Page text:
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May 24, 2008

Waldron on the Prohibition of Hate Speech

Jeremy Waldron (NYU) has a quite interesting piece about freedom of speech in the current New York Review of (Each Other's) Books.  (We've remarked previously on the general decline of the NY Review; one of the few bright spots lately have been Waldron's essays--one early piece of uncritical sycophancy excluded--which are refreshingly non-parochial and intelligent).  Unless you subscribe to the electronic edition, however, you'll have to get a hard copy of the May 29 issue to read the whole thing.  One of his most interesting discussions concerns laws prohibiting hate speech, which are common in other parts of the liberal West, but not in the U.S., whose more "libertarian" regime poses an obstacle to laws that would outlaw incitements to racial hatred and the like.   Here is Waldron (he is reviewing a book by Anthony Lewis):

Lewis's settled position, I think, is that we do better to swallow hard and tolerate "the thought that we hate" than open ourselves to the dangers of state regulation.  I am not convinced.  The case is certainly not clear on either side, and Lewis acknowledges that.  But it is worth remembering a couple of final points.

First, the issue is not thought that we hate, as though defenders of hate speech laws want to get inside people's minds.  The issue is publication and the harm done to individuals and groups through the disfiguring of our social environment by visible, public, and semi-permanent announcements to the effect that in the opinion of one group in the community, perhaps the majority, members of another group are not worthy of equal citizenship....

Secondly, the issue is not just our learning to tolerate thought that we hate....The harm that expressions of racial hatred do is harm in the first instance to the groups who are denounced or bestialized in pamphlets, billboards, talk radio, and blogs.  It is not harm--if I can put it bluntly--to the white liberals who find the racist invective distasteful....The question is about the direct targets of the abuse.  Can their lives be led, can their children be brought up, can their hopes be maintained and their worst fears dispelled, in a social environment polluted by these materials?  Those are the concerns that need to be answered when we defend the use of the First Amendment to strike down laws prohibiting the publication of racial hatred.

This is well-stated, and rarely engaged with seriously in the American constitutional literature with which I'm familiar.  (It is never engaged with seriously in the libertarian "popular" literature:  one need only spend a bit of time perusing the Volokh Conspiracy blog for a good example of how lacking in basic imaginative empathy for those very different from themselves some academic libertarians are.)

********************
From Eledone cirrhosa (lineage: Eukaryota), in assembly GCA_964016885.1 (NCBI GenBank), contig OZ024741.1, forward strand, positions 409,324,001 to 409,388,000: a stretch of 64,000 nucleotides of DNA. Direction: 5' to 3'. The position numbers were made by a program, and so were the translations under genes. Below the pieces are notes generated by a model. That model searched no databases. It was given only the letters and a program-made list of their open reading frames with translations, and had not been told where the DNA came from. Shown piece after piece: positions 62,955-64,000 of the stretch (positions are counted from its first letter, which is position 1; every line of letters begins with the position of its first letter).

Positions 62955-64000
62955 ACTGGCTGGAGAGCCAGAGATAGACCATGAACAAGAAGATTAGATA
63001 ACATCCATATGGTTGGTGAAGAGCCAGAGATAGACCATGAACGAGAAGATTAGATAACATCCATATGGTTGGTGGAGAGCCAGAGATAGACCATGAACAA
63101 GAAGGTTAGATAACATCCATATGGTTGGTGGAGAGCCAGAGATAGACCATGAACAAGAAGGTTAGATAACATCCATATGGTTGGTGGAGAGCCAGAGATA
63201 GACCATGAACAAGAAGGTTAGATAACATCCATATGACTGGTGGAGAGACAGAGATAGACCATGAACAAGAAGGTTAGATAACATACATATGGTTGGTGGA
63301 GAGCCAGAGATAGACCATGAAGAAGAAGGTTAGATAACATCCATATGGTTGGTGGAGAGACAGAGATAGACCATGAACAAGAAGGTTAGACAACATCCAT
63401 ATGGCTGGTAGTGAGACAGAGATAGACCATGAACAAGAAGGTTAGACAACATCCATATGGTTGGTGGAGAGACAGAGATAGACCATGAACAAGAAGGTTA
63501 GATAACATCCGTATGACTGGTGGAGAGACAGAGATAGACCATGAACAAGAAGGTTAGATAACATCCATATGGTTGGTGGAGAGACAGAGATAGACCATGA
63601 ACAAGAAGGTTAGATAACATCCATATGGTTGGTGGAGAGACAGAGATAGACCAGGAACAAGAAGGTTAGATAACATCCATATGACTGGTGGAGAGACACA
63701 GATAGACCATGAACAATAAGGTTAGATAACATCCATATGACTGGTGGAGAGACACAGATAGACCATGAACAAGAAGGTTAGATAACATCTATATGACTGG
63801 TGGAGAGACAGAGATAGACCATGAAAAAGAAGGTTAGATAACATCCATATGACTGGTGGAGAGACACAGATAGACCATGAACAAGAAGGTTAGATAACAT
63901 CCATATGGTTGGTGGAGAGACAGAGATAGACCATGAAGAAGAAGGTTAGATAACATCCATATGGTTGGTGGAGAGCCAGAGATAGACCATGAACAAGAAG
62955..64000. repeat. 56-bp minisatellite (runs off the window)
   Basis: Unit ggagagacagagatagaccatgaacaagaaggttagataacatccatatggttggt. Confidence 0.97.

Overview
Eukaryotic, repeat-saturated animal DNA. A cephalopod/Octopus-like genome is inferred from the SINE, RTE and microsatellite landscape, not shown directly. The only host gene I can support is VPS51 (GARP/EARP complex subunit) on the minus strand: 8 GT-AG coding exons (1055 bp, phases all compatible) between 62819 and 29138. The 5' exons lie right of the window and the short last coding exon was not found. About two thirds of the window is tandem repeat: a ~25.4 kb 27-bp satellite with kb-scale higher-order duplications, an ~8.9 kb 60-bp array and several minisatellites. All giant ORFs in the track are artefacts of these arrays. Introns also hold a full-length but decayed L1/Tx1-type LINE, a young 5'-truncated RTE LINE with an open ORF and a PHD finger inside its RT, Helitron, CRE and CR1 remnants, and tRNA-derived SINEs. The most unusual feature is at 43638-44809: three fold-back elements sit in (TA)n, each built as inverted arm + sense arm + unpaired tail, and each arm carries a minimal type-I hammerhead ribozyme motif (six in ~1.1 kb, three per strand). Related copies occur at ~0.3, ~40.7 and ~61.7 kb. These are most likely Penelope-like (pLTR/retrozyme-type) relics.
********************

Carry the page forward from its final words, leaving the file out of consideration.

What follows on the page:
On the other hand, there is a pertinent theme in the U.S. literature--usually associated with Fred Schauer who gave it a powerful articulation in his important 1983 book on the philosophical foundations of free speech (though it appears also in Mill a century before)--that deserves notice here:  namely, what Schauer called the argument from "governmental incompetence," namely, the worry that government is unlikely to discharge the task of prohibiting genuinely harmful speech responsibly.  Waldron acknowledges a version of this concern:

The worry here is that a government equipped with hate speech codes would become a menace to free thought generally and that all sorts of vigorous dissenters from whatever social consensus the government was supporting would be, as Lewis puts it, 'hunted, humiliated, punished for their words and beliefs.'

But as Waldron points out, there are two kinds of dangers here, not just one:

Surely public hysteria is a danger to be recognized on both sides of this debate--both when it manifests itself in repressive laws and when it manifests itself in the venomous denunciation of some vulnerable ethnic or religious group in times of anger or panic....Why should we think that there needs to be protection only against the first sort of hysteria and never against the second?

The worry about governmental incompetence, though, is a worry that government won't, in fact, provide protection "against the second" because governmental power is too readily co-opted for nefarious ends.  Certainly this familiar paranoid streak in libertarian thought is, if unchallenged, decisive, even allowing that Waldron has well-described the harm done by hate speech.  Should it, then, be challenged?